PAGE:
Contrary to rumors and speculation, Jeremy Clarkson's new car program is heading to Amazon.com's (NASDAQ:AMZN) Prime Instant Video and not Netflix.Former co-hosts James May and Richard Hammond will be joining Clarkson's new show, lending further cachet to the project and cementing the program as a valuable asset for Amazon's streaming service.
The end of an era and the start of something new
The much-loved, but undeniably controversial, Clarkson was booted from Top Gear after an incident in which he punched one of the show's producers. BBC's action was understandable given the circumstances, but the program's legion of dedicated fans loudly objected to the move, with a Change.org petition amassing more than a million signatures in favor of his reinstatement. Clarkson helped save Top Gear from near-cancellation in 2002 and gave the show a new direction that transformed it into one of the most popular entertainment programs in the world.
The 2013 edition of the Guinness Book of World Records listed the show as the most widely watched factual program in the world, broadcasting in 212 countries. Some estimates suggest that the show has as many as 350 million viewers. Given that much of the appeal of the program can be traced to its former lead host and his team, a Jeremy Clarkson show on Amazon Prime could be one of the biggest things in streaming video.
Why Amazon's teaming with Jeremy Clarkson makes a lot of sense
Per the terms of Clarkson's contract with the BBC, the TV personality was reportedly barred from involvement with programs produced by British companies that could compete with Top Gear. Most published speculation on where the old Top Gear gang's new show would wind up suggested that Netflix was the most likely fit, however, securing the project represents an even bigger win for Amazon and the platform of its streaming service should also allow Clarkson, Hammond, and May to deliver their signature style of humor and commentary, relatively unencumbered.
Amazon Prime Instant's direct distribution model eliminates the need for advertisers, which should make it an especially good fit for Clarkson, Hammond, and May's new program.
The dust-up between Clarkson and the Top Gear producer was far from the first public relations flare-up tied to the show, with the hosting teams' sly and politically incorrect style of humor creating numerous controversies. The Top Gear producer also wasn't the first person Clarkson made the press for taking a swing at, with the car lover having famously thrown a punch at talk show host Piers Morgan. While there is still be some risk for Amazon in teaming with the potentially volatile Clarkson, the possibility of losing advertising partners probably won't be an issue.
A winning combination?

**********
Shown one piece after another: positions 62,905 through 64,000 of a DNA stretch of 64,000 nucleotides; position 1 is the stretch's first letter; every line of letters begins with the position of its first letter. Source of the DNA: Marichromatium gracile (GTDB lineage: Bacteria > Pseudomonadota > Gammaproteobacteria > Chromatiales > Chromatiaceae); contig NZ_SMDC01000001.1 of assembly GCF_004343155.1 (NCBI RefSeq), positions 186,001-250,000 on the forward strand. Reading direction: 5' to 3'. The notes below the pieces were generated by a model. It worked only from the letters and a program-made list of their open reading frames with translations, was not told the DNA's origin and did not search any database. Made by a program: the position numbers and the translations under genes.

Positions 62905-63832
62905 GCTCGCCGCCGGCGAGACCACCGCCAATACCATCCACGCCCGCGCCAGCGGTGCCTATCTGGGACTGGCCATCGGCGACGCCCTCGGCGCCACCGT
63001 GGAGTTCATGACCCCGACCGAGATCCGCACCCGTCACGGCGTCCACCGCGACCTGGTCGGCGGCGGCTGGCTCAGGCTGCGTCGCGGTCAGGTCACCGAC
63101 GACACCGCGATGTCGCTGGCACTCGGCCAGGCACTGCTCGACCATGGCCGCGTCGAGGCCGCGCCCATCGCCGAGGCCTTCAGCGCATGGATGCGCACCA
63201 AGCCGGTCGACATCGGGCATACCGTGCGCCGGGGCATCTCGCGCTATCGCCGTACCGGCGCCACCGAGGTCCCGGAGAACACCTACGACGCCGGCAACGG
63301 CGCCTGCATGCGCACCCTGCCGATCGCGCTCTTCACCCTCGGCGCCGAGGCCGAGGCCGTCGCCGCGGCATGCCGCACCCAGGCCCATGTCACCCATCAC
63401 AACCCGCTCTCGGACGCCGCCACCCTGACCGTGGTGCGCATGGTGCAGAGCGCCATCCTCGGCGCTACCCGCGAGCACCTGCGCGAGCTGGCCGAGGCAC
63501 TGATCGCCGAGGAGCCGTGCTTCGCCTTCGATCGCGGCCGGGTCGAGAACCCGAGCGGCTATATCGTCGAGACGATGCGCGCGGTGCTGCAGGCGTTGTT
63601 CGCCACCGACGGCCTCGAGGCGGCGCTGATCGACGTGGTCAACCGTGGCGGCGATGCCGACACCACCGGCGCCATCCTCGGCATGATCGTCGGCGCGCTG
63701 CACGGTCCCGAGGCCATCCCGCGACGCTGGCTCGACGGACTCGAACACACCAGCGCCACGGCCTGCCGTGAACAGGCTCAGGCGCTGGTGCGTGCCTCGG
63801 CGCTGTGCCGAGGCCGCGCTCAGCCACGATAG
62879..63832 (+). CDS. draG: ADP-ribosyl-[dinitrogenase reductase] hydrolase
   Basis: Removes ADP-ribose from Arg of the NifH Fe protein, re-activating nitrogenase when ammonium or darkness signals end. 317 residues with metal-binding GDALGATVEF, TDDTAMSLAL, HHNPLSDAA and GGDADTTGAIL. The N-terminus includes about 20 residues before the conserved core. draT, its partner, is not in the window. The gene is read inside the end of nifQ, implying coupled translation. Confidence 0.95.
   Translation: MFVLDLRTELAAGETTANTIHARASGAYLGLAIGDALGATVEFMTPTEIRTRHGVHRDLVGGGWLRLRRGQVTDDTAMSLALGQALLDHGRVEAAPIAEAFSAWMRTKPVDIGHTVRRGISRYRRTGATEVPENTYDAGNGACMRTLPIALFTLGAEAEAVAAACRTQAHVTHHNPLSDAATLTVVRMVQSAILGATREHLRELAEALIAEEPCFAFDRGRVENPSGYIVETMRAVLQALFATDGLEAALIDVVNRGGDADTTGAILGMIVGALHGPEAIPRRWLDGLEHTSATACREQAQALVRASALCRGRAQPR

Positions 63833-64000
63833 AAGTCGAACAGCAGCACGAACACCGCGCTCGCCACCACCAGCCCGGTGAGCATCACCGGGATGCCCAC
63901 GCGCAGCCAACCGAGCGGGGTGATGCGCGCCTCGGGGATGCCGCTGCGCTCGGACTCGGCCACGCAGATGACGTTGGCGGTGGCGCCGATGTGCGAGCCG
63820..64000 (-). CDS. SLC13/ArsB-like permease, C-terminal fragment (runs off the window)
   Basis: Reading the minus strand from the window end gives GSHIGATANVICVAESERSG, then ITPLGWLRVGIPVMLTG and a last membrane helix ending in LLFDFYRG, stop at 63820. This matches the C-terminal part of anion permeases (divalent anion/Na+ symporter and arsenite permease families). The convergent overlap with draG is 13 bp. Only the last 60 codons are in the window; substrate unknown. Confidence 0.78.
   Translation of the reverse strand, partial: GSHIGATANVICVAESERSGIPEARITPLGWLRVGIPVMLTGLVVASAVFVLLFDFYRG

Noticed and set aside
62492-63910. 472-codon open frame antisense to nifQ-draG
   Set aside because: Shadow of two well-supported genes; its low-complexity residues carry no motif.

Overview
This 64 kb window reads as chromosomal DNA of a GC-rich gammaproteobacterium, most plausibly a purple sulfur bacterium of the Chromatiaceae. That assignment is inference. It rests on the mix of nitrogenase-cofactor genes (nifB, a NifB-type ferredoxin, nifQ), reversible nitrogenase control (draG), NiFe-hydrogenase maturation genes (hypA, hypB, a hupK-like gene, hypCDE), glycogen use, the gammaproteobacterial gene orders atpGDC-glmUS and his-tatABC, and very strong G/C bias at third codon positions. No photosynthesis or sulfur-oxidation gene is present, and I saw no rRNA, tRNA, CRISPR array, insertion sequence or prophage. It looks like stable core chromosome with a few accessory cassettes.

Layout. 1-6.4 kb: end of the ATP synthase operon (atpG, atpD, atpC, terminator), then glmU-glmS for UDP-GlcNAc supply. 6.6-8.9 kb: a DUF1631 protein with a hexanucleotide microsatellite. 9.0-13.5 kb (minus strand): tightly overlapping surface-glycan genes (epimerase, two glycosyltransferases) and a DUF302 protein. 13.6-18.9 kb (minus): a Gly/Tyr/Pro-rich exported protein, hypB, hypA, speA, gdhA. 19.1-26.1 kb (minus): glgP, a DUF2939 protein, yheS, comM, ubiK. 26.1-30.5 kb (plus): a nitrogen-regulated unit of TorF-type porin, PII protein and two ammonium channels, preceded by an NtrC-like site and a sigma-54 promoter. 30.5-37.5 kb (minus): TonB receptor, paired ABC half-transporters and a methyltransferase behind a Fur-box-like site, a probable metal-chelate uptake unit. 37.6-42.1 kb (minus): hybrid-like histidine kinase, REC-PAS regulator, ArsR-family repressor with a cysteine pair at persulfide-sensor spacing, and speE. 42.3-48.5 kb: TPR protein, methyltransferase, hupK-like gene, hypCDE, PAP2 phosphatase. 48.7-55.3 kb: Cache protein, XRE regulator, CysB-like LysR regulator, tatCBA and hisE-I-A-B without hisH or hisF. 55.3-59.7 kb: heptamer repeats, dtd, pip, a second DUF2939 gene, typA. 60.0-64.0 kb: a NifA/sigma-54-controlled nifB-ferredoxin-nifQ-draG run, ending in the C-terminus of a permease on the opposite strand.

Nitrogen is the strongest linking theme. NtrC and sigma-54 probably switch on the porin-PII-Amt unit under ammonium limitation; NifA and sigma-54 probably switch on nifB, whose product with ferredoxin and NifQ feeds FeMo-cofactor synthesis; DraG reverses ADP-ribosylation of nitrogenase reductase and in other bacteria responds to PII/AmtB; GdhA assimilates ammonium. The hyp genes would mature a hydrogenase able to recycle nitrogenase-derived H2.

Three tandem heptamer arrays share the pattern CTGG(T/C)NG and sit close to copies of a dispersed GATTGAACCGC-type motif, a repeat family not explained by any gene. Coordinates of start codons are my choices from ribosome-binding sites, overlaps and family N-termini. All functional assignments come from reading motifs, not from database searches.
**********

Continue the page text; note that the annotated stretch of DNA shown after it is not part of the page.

Amazon's landing the new program from Clarkson, Hammond, and May represents something of a coup, and will likely establish the company's first major win in original content. While Prime Instant Video and Netflix have comparable selections of movies, the latter service has undeniably produced a stronger lineup of original programming, as none of Amazon's efforts in this sphere have caught on to the extent of Netflix's Orange Is the New Black or House of Cards. Now, Amazon has secured a key streaming asset that could have wound up in the hands of its main rival in the space, and one that could drive international involvement in the company's ecosystem.
While Amazon's revenue from its North American segment grew roughly 26% in the second quarter and accounted for about 60% of total sales, revenue in other territories grew just 3%. A Jeremy Clarkson-hosted automobile show is already a proven concept in international markets, and its widespread appeal could create huge value for Amazon. So far, Amazon Prime and its Instant Video service have been loss leaders used to bring consumers into the Amazon fold and put the squeeze on competition, but the new Clarkson, Hammond, and May show should be a valuable asset to that end even if the service itself remains unprofitable in the mid-term.
Amazon aims to dominate the retail space, and bringing users into its ecosystem with incentives like streaming video content and free two-day shipping is helping it achieve that long-term goal, even if Prime isn't currently profitable.
With one deft content acquisition, Amazon is now a legitimate player in triple-A original streaming content, and the company has improved the value of its Prime service for millions of potential subscribers.
Keith Noonan has no position in any stocks mentioned. The Motley Fool recommends Amazon.com and Netflix. The Motley Fool owns shares of Amazon.com and Netflix. Try any of our Foolish newsletter services free for 30 days. We Fools may not all hold the same opinions, but we all believe that considering a diverse range of insights makes us better investors. The Motley Fool has a disclosure policy.